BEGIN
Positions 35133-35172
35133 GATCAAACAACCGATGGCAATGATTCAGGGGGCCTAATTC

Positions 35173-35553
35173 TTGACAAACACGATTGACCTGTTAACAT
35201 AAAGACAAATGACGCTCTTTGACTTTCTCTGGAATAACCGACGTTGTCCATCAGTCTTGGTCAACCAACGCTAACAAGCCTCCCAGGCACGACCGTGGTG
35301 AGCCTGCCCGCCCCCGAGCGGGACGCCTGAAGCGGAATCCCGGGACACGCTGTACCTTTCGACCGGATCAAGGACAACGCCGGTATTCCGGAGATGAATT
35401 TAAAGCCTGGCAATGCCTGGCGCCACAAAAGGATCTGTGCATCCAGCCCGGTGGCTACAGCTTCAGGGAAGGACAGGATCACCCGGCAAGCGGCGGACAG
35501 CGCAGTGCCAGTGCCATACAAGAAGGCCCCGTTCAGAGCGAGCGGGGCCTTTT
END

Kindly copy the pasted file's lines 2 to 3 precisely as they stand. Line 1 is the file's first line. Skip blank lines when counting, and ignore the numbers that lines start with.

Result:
35133 GATCAAACAACCGATGGCAATGATTCAGGGGGCCTAATTC

Positions 35173-35553